Miles Takiguchi, Cross Country
I’m often asked why I run. To many, it’s an unfathomable decision. Do you enjoy punishing your body? Is it fun to run yourself into the ground each day, go home, take a shower, go to bed and repeat the process the next day? Is there some connection missing in your brain? When formulating a response, sometimes I’ll just say “because running feels good” or “then I get to eat more,” but when I think about it, I have to go back to when I started this simple addictive sport.
Athletics have always been a substantial part of my life. I played a number of sports growing up. While I was never the tallest or strongest, I soon emerged as one of the fastest and relished my ability to outrun opponents, whether I was sprinting up the field to receive a pass, darting my way between defenders or scrambling to recover on a counterattack. When we’d do the PACER test in PE, I was almost always the last one dashing back and forth across the squeaky gym floor, with the rest of my classmates looking on, either in awe, spite or boredom. I was (and still am) a pretty shy kid, and it was the first time I can remember enjoying having that many pairs of eyes focused on only me.
I didn’t start cross country (XC) until my sophomore year of high school. I had known the XC coach since sixth grade, who told me I had the potential to become a great runner if I trained. After a disheartening (some might say traumatic) first-year soccer experience, I decided to throw myself at something new. I ran almost every day, quickly working my way up to fifty miles a week, and grinded in the workouts. I didn’t have the raw sprint speed of many of my peers, but I had something else that I learned to value much more: endurance. As I trained, I soon climbed to a spot on the varsity squad and began to pass runners I hadn’t even thought I could keep pace with. As I worked, I was amazed at how my times dropped at almost every meet. I almost couldn’t believe that in just a few months, my 5K time had gone from 20 minutes to 17:10. I was our school’s top runner.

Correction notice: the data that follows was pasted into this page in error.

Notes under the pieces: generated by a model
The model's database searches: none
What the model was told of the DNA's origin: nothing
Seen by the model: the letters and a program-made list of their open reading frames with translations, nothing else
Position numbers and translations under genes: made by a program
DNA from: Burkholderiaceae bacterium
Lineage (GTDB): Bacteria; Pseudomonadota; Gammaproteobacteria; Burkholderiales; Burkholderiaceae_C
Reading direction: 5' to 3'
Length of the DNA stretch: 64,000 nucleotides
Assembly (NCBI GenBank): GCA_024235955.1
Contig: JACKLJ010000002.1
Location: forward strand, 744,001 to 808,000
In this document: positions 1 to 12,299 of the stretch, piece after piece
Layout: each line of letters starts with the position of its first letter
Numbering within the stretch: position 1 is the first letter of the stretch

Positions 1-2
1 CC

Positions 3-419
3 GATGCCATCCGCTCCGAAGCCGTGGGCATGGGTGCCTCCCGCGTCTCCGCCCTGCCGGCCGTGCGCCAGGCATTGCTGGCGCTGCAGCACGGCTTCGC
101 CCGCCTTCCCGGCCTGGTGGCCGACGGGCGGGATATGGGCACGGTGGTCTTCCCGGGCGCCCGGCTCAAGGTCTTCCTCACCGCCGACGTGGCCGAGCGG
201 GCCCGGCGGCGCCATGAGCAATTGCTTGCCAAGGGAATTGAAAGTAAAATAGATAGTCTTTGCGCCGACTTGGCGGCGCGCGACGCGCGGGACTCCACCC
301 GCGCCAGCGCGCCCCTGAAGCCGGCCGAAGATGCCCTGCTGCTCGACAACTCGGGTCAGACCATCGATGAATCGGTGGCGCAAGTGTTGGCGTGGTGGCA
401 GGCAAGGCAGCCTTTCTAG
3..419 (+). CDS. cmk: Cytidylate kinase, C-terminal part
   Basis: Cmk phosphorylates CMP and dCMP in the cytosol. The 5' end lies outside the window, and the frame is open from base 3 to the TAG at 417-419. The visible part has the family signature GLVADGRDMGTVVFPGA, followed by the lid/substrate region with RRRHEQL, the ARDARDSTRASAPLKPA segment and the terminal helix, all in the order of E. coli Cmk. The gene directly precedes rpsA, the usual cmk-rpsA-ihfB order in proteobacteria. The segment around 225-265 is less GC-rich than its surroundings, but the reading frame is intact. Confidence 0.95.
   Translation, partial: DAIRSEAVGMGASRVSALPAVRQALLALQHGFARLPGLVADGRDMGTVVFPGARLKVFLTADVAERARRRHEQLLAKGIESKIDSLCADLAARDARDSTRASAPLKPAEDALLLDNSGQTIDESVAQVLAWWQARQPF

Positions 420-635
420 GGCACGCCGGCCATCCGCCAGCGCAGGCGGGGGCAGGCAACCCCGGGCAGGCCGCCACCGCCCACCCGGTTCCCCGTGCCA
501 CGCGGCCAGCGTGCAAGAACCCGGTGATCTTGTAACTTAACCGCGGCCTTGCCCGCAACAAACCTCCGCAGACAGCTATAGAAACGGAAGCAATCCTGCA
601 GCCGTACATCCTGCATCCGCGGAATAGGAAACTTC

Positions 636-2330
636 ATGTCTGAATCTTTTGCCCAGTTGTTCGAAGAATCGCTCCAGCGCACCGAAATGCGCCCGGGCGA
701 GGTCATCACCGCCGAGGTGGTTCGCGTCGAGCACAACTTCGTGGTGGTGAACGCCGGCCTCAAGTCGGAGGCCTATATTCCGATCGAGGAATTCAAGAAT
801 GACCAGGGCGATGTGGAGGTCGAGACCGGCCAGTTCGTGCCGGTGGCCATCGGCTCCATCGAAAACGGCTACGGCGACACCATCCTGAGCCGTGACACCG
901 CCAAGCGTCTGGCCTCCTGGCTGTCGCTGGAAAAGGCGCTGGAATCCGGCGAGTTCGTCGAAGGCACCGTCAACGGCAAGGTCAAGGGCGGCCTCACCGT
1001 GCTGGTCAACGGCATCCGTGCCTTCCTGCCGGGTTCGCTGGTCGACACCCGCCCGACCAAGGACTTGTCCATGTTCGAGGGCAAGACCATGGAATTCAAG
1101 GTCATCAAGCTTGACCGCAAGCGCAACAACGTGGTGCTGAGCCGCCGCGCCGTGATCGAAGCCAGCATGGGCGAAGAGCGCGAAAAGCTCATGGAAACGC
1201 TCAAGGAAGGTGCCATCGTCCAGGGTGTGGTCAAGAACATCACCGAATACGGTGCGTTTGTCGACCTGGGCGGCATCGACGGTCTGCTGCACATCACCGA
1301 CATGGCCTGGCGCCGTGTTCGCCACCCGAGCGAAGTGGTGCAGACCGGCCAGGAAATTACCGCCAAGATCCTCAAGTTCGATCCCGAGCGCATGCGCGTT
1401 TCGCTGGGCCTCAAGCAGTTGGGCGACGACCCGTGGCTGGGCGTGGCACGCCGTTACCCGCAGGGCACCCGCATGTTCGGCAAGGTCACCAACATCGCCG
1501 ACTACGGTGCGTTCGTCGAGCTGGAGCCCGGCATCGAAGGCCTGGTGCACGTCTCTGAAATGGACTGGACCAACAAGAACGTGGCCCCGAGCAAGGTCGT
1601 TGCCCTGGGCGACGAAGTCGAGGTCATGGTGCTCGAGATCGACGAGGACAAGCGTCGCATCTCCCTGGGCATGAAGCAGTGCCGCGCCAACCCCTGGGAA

Honestly, a large part of why I run is because I’m good at it and it earns me recognition. In races, when I’m alone up front with swarms of people watching and cheering from the sidelines, I’m brought back to that feeling running the Pacer test all those years ago in gym class. In high school, after winning a few races, I became fairly wellknown, even among non-runners. People would spot me jogging home from practice or going on long runs throughout the neighborhood. Many knew me as “that wild kid that’s always running,” and I loved and embraced that identity.
Off the cross country course, I thoroughly enjoy meeting my caloric needs as a long distance runner and, in large part influenced by my high school coach, have studied sports nutrition. For health reasons, I decided to become a pescatarian and aim to eat a primarily whole food, plant-based diet to fuel optimal performance. There are few things in life I love more than treating myself to a colossal (yet healthy) meal after a physically taxing run. My high volume training is, by necessity, mirrored by my diet and I relish every step and every bite.
The process of applying myself consistently and seeing results is addictive. One of my least favorite things to hear from my coach is that today is a rest day. I want to be constantly working, pushing myself to get better, and I used to feel that if I wasn’t running, I was wasting time. It’s taken a frustrating mid-season hamstring strain to show me that rest and recovery are necessary to staying healthy and being able to perform at your best. I still try to ride the line and do as much as I can while keeping away from injury, which is something I’m sure I will continue to struggle with.
Running gave me this feeling that wasn’t quite like anything else I’d experienced: pain. Essentially, everyone in a long distance race is trying to suffer in the smartest, most efficient way possible. The winner isn’t necessarily the fittest, but the runner that’s willing to suffer the most, to push their body closest to its absolute limit. I’m excited to continue to discover, test and push my own physical limits — I want to become that guy.
When I began looking at colleges, I knew I wanted to go to a school where I could continue to run competitively and push myself, and prioritize academics (and enjoy an allyou-can-eat dining hall). I knew I had found what I was looking for in Vassar. College running has presented a new set of challenges, but also a new group of friends in an unfamiliar place and more opportunities to push myself further and stand out.
Running has come to be such a huge part of who I am and if I (for some crazy reason) stopped, I’m not sure who or where I’d be. Whenever my family goes on vacation, after we unpack someone asks, “Where can Miles go for a run?” Considering what running has given me, I hope I always have an answer to that question.